Shijin-so-o Topography (四神相応)
The term "Shijin-so-o" refers to the topography and land physiognomy that are traditionally believed to be the best suited for the 'Four Gods' that govern the four directions of the heavens in China, Korea and Japan. It is also called Shichi-so-o topography. The Four Gods with an 'Oryu' (yellow dragon) or Kirin at their center are called the 'Go-jin' (Five Gods). However, the correspondence between the Four Gods and actual geography in Japan differs greatly from that in China, South Korea, and North Korea.
China and Korea
Shijin-so-o topography in the feng shui of China and Korea indicates the form of Zofujusui (storing wind and collecting water) in which the terrain is enclosed by having tall mountains at the back (Haizan-Rinsui), a lake, river, or sea in the front (Sui), and smaller hills or mountains (Sa) on both sides. The Four Gods in this case are as follows: the mountains in the back are Genbu (black warrior); Sui in front is Suzaku (a red phoenix); the left Sa with Genbu in the background is Seiryu (a blue dragon) and the right Sa is Byakko (a white tiger).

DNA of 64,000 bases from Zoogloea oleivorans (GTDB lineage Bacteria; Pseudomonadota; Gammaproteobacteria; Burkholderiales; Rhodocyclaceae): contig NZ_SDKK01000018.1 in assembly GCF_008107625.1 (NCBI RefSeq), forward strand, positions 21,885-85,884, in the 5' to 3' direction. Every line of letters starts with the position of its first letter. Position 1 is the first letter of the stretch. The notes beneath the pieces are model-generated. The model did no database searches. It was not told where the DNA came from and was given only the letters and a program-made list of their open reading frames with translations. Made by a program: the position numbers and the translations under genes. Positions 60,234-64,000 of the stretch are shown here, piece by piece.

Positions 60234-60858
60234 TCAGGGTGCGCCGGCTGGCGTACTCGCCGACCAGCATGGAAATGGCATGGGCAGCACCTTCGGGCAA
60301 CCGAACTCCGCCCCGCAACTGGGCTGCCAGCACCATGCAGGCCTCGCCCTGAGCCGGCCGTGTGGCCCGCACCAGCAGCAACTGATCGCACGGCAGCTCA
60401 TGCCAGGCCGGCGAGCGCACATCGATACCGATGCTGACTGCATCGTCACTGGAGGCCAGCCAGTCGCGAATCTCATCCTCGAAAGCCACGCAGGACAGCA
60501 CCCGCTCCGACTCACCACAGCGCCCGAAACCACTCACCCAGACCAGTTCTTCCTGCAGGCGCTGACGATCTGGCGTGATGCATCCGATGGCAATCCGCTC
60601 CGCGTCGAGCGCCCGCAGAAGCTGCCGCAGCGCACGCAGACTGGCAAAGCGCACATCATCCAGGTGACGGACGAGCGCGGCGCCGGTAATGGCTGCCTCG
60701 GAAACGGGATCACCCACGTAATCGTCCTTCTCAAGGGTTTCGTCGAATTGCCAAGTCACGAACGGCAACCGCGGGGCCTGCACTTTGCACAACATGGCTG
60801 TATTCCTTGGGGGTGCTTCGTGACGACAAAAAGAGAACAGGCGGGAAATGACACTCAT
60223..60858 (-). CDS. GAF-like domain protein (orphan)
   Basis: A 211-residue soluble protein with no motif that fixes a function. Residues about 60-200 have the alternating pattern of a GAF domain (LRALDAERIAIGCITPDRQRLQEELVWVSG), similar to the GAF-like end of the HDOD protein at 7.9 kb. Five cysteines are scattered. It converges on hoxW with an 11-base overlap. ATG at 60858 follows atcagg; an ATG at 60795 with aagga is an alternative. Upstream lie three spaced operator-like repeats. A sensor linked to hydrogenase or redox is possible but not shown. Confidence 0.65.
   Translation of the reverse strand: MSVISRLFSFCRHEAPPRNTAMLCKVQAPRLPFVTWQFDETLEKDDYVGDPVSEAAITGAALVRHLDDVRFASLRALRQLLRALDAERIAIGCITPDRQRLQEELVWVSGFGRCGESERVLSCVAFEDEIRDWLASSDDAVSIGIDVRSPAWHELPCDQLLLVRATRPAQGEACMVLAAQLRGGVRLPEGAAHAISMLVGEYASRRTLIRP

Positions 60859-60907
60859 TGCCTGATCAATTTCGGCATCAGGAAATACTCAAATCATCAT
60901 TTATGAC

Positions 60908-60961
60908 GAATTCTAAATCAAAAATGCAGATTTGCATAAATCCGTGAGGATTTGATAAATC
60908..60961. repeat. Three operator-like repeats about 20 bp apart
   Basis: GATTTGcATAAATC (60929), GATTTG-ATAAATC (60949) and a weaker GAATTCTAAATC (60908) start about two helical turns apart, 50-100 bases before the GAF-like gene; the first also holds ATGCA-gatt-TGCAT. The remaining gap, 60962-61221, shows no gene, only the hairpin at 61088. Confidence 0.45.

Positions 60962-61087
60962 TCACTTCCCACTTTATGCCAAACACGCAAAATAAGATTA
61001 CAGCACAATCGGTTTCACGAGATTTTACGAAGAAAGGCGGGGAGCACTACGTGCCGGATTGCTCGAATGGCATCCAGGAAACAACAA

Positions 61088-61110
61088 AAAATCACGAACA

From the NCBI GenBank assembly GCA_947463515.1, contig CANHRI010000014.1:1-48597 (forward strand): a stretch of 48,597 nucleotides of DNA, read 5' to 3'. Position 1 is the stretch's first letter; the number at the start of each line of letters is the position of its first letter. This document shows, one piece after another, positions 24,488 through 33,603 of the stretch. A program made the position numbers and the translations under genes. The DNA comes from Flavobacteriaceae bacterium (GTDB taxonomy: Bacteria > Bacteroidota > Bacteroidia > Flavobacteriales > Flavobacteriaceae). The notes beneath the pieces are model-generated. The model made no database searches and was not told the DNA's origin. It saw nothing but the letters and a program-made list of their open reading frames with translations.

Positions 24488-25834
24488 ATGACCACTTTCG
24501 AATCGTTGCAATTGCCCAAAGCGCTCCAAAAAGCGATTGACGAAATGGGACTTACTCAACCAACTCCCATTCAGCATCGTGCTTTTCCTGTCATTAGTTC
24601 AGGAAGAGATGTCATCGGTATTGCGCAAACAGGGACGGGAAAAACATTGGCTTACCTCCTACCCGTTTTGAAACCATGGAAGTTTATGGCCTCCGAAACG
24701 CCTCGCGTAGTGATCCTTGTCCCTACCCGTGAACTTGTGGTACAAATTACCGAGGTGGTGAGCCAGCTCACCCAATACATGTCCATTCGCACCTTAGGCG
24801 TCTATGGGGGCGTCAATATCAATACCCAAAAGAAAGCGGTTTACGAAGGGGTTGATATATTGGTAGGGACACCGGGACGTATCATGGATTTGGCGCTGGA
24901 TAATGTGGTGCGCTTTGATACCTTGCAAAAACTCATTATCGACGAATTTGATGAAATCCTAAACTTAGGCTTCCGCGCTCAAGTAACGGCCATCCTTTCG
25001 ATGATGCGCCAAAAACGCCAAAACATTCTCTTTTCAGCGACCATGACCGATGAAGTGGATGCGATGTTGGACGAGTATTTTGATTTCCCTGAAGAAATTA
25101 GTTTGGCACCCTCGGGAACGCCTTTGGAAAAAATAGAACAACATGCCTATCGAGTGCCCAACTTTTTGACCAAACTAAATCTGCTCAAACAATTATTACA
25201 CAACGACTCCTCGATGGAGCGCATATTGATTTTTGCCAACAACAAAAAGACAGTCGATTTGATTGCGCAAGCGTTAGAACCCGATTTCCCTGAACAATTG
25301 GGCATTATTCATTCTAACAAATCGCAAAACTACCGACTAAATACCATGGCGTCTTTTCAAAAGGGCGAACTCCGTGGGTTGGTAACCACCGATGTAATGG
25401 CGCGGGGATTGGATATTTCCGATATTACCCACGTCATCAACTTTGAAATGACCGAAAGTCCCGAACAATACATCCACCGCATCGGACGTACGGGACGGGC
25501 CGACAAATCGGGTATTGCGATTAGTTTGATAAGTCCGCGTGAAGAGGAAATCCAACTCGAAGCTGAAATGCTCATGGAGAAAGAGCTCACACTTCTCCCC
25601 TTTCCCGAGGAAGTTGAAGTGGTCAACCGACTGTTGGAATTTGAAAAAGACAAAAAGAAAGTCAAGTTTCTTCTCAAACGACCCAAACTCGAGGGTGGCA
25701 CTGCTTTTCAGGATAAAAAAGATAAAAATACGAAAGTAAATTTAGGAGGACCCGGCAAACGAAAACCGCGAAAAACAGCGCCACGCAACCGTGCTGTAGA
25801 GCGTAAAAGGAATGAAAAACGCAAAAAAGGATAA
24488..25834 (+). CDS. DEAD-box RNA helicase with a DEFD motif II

In Kyoto, Japan it was possible to have the following association: the Tanzawa Mountains in the north as Genbu, Mt. Hidari-Daimonji as Seiryusa, Arashiyama in the west as Byakkosa and Ogura-ike Pond in the south as Suzaku; therefore, Kyoto was a land of Shijin-so-o topography exactly from the perspective of the feng shui standard. However, Ogura-ike Pond was completely consumed by landfills, which broke the Shijin-so-o topography of Kyoto. Mt. Funaoka, which once overlooked Suzaku-oji Avenue, is a little too small for Genbu. In the standard viewpoint of feng shui, Mt. Funaoka is interpreted as Seiho, to which Sanryu, a dragon of mountains, is headed via Genbu.